Well, during WWII the government upped those taxes, sugar was rationed and harder to get a hold of and suddenly the price on sugar went through the roof. Manufacturers scrambled to figure out how to stay in business, and high fructose corn syrup was born. Dirt cheap to put in products and one of the great bi-products of using it was it also acted as a preservative for products, thus leading the products to last longer on the shelf. The cost of sugar never went back down to the point where the manufacturers could use it cost effectively compared to high fructose corn syrup (because while the shortage of sugar did finally go away, the taxes never did). Even now, getting products with sugar in them compared to the HFCS is higher to offset the taxes attached to using sugar.

      Thus why you can only get sugar containing Coke, for instance, imported from Mexico right now. Coke, I'm sure, did the pros and cons of doing a "throw back" version with real sugar and decided it was cheaper to import it from Mexico where the taxes on sugar never got started.

      Some companies are more willing to go risky and use sugar, figuring it's enough in demand that the lesser shelf life and the higher price tag won't make a difference to people. Some others are being more cautious about it, and honestly I can't blame them.

      So, yeah when I start hearing how high fructose corn syrup was introduced to kill us all and yada yada, I tend to give people an earful anymore. Personally, being in my financial situation, I love cheaper food and need cheaper food. So I'm willing for my family to consume some corn syrup to feed them cheaper. I'll put more vegetables on their plates to make up for it ;).

    2. "the cost is higher to offset the price of using sugar in the products" is what I was trying to convey, with the help of a wonky keyboard at the end of the second paragraph there *laugh*.

      As for rationing books...that one gets kind of difficult as when it comes to American rationing books they are so few and actually pretty darned expensive since they are out of print now. I learned a lot reading through just vintage cook books that would have blurbs before the recipes about why they were made the way they were and such.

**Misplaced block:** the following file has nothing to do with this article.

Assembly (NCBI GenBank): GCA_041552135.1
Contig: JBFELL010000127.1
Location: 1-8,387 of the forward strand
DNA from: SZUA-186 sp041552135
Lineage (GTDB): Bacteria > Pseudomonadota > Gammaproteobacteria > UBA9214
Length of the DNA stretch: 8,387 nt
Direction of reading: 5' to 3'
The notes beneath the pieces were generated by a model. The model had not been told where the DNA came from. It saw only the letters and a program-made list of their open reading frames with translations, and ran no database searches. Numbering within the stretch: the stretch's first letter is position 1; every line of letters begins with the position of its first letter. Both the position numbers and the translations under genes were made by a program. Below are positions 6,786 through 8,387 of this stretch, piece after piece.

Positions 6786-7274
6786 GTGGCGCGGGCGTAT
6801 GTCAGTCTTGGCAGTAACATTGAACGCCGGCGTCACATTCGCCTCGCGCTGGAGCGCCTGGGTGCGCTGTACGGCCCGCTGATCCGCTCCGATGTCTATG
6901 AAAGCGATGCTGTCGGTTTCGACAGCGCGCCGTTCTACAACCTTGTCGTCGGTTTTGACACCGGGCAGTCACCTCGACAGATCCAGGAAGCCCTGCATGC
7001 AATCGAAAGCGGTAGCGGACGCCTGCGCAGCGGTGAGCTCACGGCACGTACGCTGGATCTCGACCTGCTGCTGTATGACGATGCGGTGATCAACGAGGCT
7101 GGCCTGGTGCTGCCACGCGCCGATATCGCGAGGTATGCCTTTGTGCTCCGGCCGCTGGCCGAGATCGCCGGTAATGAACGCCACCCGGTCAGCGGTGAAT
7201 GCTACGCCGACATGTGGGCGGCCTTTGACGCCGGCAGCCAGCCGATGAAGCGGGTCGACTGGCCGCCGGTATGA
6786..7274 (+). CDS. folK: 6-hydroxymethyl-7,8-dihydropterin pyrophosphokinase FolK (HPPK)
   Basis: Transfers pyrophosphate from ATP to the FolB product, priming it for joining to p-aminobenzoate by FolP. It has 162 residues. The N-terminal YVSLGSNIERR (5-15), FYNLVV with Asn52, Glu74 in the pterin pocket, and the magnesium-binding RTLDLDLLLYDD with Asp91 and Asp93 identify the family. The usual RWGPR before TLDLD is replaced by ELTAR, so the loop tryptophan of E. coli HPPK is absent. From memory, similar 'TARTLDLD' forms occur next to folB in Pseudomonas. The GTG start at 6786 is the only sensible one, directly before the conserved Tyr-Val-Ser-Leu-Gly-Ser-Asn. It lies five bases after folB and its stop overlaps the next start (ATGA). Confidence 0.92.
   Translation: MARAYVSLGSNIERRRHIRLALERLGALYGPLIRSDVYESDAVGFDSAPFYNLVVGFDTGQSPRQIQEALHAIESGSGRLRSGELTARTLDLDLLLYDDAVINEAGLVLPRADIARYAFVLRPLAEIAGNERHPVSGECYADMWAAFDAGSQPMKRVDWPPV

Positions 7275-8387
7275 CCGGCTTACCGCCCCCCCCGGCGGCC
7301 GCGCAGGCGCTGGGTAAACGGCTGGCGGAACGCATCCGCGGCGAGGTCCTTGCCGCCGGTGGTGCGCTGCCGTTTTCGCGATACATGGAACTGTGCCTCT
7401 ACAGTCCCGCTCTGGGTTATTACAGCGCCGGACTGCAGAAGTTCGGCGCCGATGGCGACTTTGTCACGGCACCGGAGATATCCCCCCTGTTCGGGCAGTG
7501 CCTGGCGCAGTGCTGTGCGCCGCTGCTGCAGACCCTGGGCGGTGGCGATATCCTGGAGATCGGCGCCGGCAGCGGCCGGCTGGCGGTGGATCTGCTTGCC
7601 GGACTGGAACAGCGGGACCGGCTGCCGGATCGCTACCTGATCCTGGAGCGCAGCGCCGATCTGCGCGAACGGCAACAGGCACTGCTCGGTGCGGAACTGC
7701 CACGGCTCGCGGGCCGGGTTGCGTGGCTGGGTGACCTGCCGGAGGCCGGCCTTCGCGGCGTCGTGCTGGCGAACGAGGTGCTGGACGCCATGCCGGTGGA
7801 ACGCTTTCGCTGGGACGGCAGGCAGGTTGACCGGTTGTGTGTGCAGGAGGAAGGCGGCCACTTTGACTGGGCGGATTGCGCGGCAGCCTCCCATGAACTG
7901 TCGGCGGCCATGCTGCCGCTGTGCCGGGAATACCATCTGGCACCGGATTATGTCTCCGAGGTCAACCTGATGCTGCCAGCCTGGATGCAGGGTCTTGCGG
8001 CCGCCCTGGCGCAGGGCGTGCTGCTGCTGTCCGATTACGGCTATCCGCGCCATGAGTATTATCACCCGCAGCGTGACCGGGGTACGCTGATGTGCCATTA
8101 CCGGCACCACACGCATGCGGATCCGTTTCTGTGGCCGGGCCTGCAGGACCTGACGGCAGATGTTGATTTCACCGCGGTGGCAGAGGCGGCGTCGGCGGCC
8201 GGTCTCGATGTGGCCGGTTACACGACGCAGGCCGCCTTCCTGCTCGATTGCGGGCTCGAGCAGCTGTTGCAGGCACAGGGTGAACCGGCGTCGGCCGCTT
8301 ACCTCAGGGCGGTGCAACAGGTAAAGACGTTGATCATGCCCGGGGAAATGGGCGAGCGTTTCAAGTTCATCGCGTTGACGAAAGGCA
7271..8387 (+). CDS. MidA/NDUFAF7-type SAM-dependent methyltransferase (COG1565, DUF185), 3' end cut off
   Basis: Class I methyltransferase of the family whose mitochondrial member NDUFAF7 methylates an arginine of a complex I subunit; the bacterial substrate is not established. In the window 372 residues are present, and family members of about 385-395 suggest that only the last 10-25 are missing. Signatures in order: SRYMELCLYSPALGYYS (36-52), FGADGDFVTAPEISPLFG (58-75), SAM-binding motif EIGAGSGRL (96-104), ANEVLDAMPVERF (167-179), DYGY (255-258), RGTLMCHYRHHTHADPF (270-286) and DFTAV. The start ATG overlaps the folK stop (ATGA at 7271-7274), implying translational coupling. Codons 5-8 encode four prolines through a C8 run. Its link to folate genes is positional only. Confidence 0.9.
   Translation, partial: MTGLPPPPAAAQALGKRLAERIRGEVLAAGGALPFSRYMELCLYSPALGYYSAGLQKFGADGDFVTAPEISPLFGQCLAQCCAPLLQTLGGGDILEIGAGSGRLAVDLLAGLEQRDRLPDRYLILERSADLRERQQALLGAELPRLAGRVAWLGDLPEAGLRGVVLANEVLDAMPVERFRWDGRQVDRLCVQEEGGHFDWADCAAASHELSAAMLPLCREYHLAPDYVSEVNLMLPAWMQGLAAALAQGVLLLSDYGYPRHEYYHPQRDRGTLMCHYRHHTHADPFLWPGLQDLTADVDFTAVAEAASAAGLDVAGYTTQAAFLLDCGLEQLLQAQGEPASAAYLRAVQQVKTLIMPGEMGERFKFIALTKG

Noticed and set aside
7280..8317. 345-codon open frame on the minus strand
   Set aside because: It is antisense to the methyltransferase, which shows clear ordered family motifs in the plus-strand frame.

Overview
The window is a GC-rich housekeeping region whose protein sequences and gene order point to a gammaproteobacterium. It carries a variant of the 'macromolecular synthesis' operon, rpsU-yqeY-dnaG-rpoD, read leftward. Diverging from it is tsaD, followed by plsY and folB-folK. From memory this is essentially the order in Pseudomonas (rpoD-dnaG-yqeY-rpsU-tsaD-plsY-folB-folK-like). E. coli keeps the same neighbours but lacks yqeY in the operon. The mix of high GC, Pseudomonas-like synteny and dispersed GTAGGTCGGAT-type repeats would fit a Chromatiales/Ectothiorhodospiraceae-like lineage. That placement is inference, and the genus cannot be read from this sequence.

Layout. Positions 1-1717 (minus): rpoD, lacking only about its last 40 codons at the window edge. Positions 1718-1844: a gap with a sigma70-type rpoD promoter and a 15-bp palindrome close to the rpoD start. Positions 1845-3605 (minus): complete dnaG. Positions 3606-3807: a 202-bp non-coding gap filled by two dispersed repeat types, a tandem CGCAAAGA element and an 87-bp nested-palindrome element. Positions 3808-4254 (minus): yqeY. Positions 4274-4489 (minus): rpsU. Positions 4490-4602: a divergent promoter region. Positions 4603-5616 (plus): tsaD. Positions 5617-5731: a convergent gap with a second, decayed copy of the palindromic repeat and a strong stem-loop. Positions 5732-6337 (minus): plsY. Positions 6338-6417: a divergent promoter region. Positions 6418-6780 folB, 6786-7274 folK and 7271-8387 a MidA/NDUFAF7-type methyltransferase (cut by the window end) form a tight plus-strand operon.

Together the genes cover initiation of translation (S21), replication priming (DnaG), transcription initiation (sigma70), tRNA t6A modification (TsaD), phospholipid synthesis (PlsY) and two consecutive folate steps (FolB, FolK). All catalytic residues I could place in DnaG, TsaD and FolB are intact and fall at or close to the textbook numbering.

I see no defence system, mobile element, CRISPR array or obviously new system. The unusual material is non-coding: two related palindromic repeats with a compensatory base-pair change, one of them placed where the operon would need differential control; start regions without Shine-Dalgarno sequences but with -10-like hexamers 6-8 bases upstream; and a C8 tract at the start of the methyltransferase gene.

One site that really does a good job showing what was rationed (I'm just linking to the food page) was this one...

      I learned a lot of the commercial end of rationing from reading different books about the 40's that just happened to have some blurbs about it in book and watching some documentaries on food (there's a Coca Cola documentary on Netflix that is really cool and explains a bit of what they went through during the war and such and how they survived). I'll try to dig through my library and see if there are certain books that are more highly recommended than others, though :).

  3. And now I wonder if that's how marshmallows got started in hot chocolate! Pretty interesting!

  4. Excellent history lesson, Erika. Even I didn't know about the corn syrup in the US, but it does explain a lot...and why some of the popular American recipes became so popular (Rice Krispie treats, marshmallows in hot chocolate, Sweet potato casseroles topped with marshmallows, etc.). Oooh, I just love history!

    Anyways, I also want to compliment you on finding such an interesting way to reuse that failed birthday pound cake. Way to go Erika! Thank you so much for sharing this with us.

  5. Fascinating! Thanks for sharing. And, the pudding looks delicious.

  6. Very interesting, indeed! Also, I really admire your positive attitude. It's hard enough having either an autistic child or money struggles, but you have both. We do what we have to do in life, but I just want to applaud your ingenuity, fortitude, creative problem-solving, and your ability to find the silver lining.

  7. This is great! I was looking for this recipe, and known I'd seen it before, but couldn't find it again. Thanks for posting this. I myself cooked one ration recipe a week for a whole year and learned a lot of great things about the cleverness and frugality of wartime Britain and America. You can see all my recipes here:
    I can't wait to try this cake. Thank you!